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Monday - Friday 09:00AM - 17:00PM
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The many shapes yoga can take

Here’s an overview of the yoga styles offered at Napa Valley Yoga Center. View our class schedule to find when each yoga style is offered throughout the week.

While yoga styles may differ in their emphasis, the basis of all yoga is the same: union. (“Yoga” in Sanskrit means “to yoke” or “to join”.) Union of body and mind, breath and awareness, self and the universe. Enjoy a newfound sense of health, wellness, peace, balance, and ability through the many yoga styles we offer. If you’re brand new, learn more about the experience of yoga and what to expect.


Chair yoga is an adaptive style of yoga that uses a chair as the central prop during poses. Chair yoga is ideal for seniors, those with injury, chronic pain, or illness, those for whom getting up & down from the floor is difficult, really anyone experiencing limits who wants to make gains. Find more balance, energy, strength, flexibility, & peace.

Learn more:

Yoga Alliance: 10 Reasons to do Chair Yoga

AARP: All About Chair Yoga


Strictly speaking, all yoga classes are Hatha yoga, as Hatha generally refers to the physical practice of yoga poses. However, in the West, Hatha has come to have its own meaning as a style of yoga. Our Hatha classes are a slower-paced series of yoga poses and breathing exercises. There is not as much of an emphasis on linking breath to movement. And you probably won’t work up a sweat in a Hatha class. But you will feel longer, more flexible and more relaxed. Hatha classes are perfect for beginners and a great way to familiarize yourself with the poses. Hatha is also excellent for more experienced yogis looking to refine their practice.

Learn more:

Medical Dictionary: Hatha Yoga

Seattle Yoga News: Hatha vs. Vinyasa


Hatha Flow is a variation on Hatha, adding more of the flow and breath characteristics of Vinyasa yoga, but slower paced and with less intensity, like traditional Hatha.


Yoga during pregnancy helps improve digestion, increases circulation, promotes a sense of calm, and develops a connection with your baby.  The practice of prenatal yoga helps relieve common discomforts of pregnancy, such as headaches, low backaches, and round ligament pain. Women can build community and support with others who are also traveling the path of pregnancy, childbirth, and motherhood.

Learn more:

What to Expect: Prenatal Yoga, the Perfect Pregnancy Excercise

Very Well Fit: A Complete Guide to Prenatal Yoga


Iyengar yoga is named after and was developed by the enormously influential 20th century Indian teacher B.K.S. Iyengar. This style of yoga emphasizes detail and alignment in the poses. Iyengar yoga often makes use of props, such as blocks, blankets, chairs, and yoga straps, as supportive aids during the poses. It is a slower moving style of yoga, with pauses between the each pose, and lots of alignment help from the teacher. The aim is to develop strength, mobility, stability, and well-being. Iyengar is appropriate for beginning students. All levels of students, including the very advanced, can benefit from the refinements of Iyengar yoga.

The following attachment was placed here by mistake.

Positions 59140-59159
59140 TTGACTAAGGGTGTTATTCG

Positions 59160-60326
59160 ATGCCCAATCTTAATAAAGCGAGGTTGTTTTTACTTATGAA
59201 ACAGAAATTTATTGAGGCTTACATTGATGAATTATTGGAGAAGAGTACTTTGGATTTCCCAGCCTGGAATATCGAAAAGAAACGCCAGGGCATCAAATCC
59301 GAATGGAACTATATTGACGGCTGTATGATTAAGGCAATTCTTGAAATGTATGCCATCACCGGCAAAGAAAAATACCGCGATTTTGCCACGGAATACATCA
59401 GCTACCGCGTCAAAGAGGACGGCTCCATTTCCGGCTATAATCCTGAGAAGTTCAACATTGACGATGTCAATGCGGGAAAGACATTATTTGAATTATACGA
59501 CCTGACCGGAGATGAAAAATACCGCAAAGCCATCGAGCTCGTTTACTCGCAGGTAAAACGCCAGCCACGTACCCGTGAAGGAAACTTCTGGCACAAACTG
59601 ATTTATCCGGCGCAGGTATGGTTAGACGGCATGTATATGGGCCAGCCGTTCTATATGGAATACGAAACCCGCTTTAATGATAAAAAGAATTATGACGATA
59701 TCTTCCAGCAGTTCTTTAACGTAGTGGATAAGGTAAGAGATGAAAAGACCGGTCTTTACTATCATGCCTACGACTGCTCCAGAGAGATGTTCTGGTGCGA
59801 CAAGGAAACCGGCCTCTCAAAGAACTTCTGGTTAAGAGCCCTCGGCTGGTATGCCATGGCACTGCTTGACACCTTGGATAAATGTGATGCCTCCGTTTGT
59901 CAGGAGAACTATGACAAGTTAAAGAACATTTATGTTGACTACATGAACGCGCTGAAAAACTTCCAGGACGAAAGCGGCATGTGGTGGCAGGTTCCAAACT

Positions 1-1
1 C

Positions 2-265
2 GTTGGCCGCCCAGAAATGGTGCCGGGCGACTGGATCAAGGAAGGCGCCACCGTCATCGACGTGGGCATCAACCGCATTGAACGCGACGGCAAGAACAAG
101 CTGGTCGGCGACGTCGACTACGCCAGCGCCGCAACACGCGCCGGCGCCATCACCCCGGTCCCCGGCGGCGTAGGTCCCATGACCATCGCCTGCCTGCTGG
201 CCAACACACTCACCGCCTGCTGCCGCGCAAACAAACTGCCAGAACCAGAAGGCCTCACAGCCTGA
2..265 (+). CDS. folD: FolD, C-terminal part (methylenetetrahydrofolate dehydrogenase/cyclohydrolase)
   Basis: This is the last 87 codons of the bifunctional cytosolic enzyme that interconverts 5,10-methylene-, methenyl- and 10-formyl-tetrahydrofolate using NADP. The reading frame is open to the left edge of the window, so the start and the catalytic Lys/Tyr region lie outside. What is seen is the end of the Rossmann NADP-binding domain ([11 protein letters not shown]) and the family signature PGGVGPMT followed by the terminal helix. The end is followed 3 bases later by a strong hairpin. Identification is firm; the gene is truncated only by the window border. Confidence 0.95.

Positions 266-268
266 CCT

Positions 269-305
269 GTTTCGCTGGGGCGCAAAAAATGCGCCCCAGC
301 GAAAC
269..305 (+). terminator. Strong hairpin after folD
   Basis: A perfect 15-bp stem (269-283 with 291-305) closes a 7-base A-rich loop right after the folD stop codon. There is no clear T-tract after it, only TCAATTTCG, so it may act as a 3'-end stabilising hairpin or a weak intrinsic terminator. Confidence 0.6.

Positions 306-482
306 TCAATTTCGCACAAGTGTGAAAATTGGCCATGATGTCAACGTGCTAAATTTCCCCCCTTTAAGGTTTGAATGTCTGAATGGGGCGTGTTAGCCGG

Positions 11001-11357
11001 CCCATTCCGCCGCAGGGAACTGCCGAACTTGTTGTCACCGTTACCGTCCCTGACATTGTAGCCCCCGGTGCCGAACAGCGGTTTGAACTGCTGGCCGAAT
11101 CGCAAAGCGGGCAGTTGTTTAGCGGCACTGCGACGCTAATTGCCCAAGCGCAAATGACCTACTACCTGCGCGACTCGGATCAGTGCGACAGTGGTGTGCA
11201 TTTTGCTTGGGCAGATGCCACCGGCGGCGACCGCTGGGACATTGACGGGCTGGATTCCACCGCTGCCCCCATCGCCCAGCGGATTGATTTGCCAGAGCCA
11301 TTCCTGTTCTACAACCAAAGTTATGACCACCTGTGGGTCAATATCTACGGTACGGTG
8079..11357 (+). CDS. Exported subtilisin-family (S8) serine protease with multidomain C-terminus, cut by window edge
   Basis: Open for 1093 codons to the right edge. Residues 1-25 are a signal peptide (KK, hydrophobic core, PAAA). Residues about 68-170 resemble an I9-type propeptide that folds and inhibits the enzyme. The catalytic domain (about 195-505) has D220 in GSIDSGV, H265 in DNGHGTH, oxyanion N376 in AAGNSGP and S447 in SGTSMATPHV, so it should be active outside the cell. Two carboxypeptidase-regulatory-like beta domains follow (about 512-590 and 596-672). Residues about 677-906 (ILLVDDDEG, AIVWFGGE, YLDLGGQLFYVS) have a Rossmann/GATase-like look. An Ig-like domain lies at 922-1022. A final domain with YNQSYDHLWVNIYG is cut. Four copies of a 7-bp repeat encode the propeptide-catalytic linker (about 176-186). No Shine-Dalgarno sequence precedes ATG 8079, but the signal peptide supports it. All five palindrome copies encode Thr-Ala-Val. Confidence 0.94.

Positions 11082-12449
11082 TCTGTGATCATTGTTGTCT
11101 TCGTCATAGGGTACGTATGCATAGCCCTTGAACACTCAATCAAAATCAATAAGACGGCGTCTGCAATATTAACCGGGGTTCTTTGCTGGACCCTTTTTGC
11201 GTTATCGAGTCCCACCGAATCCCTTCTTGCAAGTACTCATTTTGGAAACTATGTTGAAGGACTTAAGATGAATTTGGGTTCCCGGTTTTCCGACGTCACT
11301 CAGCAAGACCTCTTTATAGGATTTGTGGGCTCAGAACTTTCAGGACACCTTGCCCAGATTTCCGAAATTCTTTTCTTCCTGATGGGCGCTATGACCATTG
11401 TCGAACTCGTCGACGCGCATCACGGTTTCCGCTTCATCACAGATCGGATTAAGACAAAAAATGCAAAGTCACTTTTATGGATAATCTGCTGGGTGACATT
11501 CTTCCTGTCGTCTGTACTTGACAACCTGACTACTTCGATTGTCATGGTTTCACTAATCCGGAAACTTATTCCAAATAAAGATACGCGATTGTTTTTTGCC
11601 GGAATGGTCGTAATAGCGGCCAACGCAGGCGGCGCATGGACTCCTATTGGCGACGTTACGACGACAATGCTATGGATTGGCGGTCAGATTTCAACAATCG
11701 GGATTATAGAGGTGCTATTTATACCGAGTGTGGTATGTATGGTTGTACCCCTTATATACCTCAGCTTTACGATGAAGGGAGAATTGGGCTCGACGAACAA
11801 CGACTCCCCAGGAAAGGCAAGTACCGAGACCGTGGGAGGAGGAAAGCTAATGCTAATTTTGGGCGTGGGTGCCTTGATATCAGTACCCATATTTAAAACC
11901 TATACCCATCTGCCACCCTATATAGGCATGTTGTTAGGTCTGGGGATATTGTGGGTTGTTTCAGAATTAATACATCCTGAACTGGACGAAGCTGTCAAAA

Learn more:

NY Times: What Is So Special About Iyengar Yoga?

Iyengar Yoga Institute of Los Angeles FAQ


Restorative yoga is designed to allow you to completely relax and rest. Restorative yoga is perfect to relieve stress or anxiety, or to release chronic tension. An entire Restorative class may only have 6 or 7 poses, and each pose is supported by props such as blankets and bolsters to be as restful as possible. The aim is deep relaxation and connection of body and breath. Restorative yoga is perfect for beginning students. All levels of students can receive enormous benefits from the deep relaxation of Restorative Yoga.

Learn more:

The Chopra Center: 10 Benefits of Restorative Yoga

What the Heck Is Restorative Yoga and Why Should I Do It?


Vinyasa yoga, also called flow yoga, is characterized by linking poses together, moving from one pose to the next seamlessly. This style links breath to movement and the pace is active. Often Vinyasa classes will make you sweat and can leave you feeling both energized and exhausted. Expect an athletic experience. Vinyasa classes are excellent for building strength, flexibility, and balance, as well as inner focus. Vinyasa is one of the most popular styles of yoga, and is suitable for beginners, although those new to yoga may need to modify some poses.

Learn more:

DOYOUYOGA: 7 Reasons to Practice Vinyasa Yoga

Yoga Journal: Vinyasa 101- 5 Things You Didn’t Know About Vinyasa Yoga


Strong Vinyasa is Vinyasa at its deepest expression. You will sweat! More advanced poses such as arm balances and inversions are a regular feature, as are repetitions, holds, and binds that will challenge you. Strong Vinyasa may not be best for beginners, as the poses and transitions will be challenging.


In Yin yoga, poses are held passively for several minutes. This targets the deep muscles and tissues, allowing deep release, relaxation, and increased flexibility. Yin is more active and stimulating than Restorative yoga, but not by much. Yin is perfect for beginners and yogis of all levels. Yin is good if you’re feeling run down or overstimulated and are looking for balance. Yin is excellent for stress reduction, muscle lengthening, and for improving circulation and joint mobility.

Learn more:

Uplift: The Science of Yin Yoga

Very Well Fit: Introduction to Yin Yoga